I am fermenting on the grain. Do you think if I used a finer crack on the corn and an addition of glucoamalyse, with my current process that while it ferments I would get more conversion, but would have no real way to measure what final efficiency I really got. I was hoping to be able to trade the long high temp boil of the corn for it sitting in the insulated box for 20 hours, are you thinking that's a losing battle for me?

• @grim said: If I read your text correctly, you used high temp alpha amylase first, and then alpha amylase second?

Why didn't you use any beta amylase or glucoamylase? (separate from your malt)?

I'm new to all these enzymes, so to get it correct I used high temperature Bacterial Alpha-Amylase and then High Productivity Glucoamylase. Does that seem correct for my best chances at a high efficiency conversion? Thanks @grim for all the help with this.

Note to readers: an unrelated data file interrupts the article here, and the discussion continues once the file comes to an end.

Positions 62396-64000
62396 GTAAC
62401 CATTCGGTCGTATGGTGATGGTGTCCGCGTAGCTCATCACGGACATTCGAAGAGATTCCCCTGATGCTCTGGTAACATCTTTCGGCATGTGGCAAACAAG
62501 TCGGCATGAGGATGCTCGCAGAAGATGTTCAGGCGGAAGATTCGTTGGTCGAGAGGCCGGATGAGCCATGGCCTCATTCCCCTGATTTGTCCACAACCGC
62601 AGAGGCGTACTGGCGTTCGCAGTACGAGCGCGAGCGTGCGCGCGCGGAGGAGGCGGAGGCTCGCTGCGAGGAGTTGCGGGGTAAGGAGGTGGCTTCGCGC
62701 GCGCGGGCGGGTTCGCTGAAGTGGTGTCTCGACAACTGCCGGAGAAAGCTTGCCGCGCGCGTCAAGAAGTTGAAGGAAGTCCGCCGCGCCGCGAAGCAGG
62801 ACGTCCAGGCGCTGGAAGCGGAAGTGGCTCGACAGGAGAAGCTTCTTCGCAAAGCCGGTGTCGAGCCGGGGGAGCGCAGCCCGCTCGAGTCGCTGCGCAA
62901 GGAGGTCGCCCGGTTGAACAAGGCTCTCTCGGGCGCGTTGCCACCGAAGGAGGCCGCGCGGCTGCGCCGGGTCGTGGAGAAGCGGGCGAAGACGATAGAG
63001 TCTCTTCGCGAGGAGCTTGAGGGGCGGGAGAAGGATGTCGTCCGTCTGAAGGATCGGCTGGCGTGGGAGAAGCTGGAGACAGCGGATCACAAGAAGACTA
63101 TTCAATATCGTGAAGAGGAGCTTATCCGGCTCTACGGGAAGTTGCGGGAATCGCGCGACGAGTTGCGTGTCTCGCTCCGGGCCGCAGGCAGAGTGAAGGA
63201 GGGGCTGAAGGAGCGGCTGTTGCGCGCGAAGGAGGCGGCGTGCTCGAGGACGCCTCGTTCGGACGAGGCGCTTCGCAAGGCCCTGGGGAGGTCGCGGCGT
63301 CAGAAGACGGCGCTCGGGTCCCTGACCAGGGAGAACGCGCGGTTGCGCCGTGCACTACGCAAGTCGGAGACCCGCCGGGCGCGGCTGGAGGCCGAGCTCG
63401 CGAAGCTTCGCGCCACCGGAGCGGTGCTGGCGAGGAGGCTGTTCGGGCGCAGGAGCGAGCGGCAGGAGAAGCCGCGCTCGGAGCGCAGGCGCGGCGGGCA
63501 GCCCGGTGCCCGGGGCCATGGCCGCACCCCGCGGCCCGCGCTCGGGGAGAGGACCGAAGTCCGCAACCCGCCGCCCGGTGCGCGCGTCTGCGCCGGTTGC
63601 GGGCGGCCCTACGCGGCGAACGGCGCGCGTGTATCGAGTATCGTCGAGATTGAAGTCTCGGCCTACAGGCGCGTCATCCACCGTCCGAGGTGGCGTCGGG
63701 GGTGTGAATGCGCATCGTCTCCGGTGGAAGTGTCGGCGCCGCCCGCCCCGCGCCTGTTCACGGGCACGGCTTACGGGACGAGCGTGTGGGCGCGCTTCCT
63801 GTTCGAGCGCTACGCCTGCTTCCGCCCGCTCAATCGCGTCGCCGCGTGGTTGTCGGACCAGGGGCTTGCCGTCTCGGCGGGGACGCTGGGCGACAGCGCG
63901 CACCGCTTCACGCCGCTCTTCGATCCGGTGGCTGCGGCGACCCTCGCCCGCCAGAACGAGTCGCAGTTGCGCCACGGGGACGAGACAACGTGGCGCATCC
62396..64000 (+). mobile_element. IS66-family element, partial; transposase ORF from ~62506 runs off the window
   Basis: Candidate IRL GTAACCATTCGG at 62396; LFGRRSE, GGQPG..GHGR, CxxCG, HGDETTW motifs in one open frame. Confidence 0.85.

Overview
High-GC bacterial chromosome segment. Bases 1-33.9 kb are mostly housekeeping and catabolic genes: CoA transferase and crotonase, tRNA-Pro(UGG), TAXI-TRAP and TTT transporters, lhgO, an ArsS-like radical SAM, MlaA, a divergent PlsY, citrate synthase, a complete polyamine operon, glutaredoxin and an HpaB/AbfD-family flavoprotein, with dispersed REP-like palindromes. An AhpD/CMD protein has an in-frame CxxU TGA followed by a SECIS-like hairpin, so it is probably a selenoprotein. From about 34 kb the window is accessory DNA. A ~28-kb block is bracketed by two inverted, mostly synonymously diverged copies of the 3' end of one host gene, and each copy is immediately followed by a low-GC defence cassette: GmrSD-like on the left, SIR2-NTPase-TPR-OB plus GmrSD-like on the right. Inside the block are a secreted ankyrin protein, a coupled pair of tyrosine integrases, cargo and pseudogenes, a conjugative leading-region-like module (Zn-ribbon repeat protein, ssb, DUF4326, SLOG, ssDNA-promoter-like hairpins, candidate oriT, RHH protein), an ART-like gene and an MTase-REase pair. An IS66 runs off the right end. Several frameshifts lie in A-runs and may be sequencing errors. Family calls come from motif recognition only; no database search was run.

• Would soaking the corn in water overnight help to gelatinize the corn any better before I let it soak in the 170-180° overnight?

• edited April 2016

Here is the size of the crack on the corn I use.

• oh crap that's too large compared to what i use.... come on pro's give him the real story

• @FullySilenced said: oh crap that's too large compared to what i use.... come on pro's give him the real story

I ran that sized crack back through my grain crusher and cut it to about half that size crack in the picture I posted. I will give it another go this weekend, see if I get better efficiency :D

• @grim said: White labs is where I get mine - did they stop carrying the 1 liter visco?

yeah, only 10L, so I will get some elsewhere until I dive in to use that quantity..

• @Kdog said: Would soaking the corn in water overnight help to gelatinize the corn any better before I let it soak in the 170-180° overnight?

@grim said you would be asking for an infection, and I believe him, so unless you are going to boil, I would not...